The Studio was commissioned by the NYC Administration for Childrens' Services (ACS) to work on Pathways to Prevention, an initiative that would allow families to use their "voice and choice" to opt for social-services and thereby prevent their children from entering the foster-care system.


Better, actionable notes called "Field Logs" during qualitative interviews and synthesis meetings

After coming to terms with the fact that we needed to make our share-out meetings more actionable and less dependent on passive-listening, the Studio began to create note templates for all participants in order to:

  • ask insightful questions
  • identify emerging patterns and insights/trends
  • generate hypothesis and ideas

The quality of follow-up questions was higher- helping the team explore solutions that addressed the needs of family stakeholders in a more meaningful way.

Here are some of the questions the team thought of before prototyping solutions:

On Family "voice and choice"

How might we provide parents with opportunities to make informed choices about key parts of their prevention experience?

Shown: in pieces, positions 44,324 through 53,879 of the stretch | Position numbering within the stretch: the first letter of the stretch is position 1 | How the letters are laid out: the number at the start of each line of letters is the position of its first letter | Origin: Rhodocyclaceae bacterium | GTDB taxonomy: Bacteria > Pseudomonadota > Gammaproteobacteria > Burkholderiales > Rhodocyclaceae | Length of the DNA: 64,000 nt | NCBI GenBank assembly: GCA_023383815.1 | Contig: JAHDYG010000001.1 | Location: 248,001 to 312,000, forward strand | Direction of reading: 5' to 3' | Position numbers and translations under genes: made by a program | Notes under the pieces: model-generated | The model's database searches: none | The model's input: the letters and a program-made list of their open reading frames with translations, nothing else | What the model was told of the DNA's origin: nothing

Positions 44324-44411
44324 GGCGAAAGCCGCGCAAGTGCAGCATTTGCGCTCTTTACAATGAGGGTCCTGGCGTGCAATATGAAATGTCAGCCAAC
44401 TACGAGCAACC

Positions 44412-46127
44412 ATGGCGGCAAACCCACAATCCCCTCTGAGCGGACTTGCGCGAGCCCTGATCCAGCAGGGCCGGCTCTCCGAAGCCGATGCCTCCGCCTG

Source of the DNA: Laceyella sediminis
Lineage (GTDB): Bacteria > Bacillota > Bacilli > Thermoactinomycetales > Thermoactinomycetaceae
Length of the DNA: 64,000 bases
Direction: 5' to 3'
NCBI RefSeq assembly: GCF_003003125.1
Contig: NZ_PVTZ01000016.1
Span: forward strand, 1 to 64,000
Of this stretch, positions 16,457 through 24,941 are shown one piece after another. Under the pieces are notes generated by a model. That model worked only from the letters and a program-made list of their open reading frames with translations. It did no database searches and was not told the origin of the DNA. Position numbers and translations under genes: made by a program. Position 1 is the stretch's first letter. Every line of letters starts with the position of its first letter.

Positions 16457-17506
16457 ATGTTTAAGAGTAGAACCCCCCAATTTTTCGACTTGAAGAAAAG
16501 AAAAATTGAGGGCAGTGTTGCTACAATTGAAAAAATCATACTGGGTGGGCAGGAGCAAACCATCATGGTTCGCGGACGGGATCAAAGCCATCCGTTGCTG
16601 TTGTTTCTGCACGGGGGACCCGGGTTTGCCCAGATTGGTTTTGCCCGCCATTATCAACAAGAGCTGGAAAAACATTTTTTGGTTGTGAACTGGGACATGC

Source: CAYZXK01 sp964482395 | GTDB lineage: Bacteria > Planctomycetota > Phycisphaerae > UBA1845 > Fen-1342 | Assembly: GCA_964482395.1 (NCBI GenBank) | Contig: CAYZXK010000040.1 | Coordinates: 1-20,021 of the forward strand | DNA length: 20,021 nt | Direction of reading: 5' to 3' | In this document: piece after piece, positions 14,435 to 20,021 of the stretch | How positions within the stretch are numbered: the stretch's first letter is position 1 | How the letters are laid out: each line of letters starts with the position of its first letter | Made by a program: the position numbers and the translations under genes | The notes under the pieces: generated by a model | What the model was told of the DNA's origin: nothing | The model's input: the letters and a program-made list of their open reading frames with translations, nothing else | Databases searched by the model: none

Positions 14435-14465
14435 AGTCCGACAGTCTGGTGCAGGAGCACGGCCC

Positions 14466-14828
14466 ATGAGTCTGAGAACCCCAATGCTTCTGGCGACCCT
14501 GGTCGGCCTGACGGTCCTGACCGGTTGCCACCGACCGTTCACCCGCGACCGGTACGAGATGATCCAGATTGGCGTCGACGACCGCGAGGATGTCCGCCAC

Trust and safety for families

How do we ensure families safe enough to share their preferences for prevention services?

Personalizing prevention-services for families

I wonder how we might design materials that meet each family’s unique situation?

On what families care about most when opting in for services

what content is important to families when signing up for Prevention services?


The team was better informed when testing out prototypes

By focusing on key emerging-trends gathered during interviews, the team was able to quickly prototype ideas that spoke to the needs of their stakeholders and receive validation from case-workers at ACS.


Diverse groups of teams and stakeholders were incorporated in the research process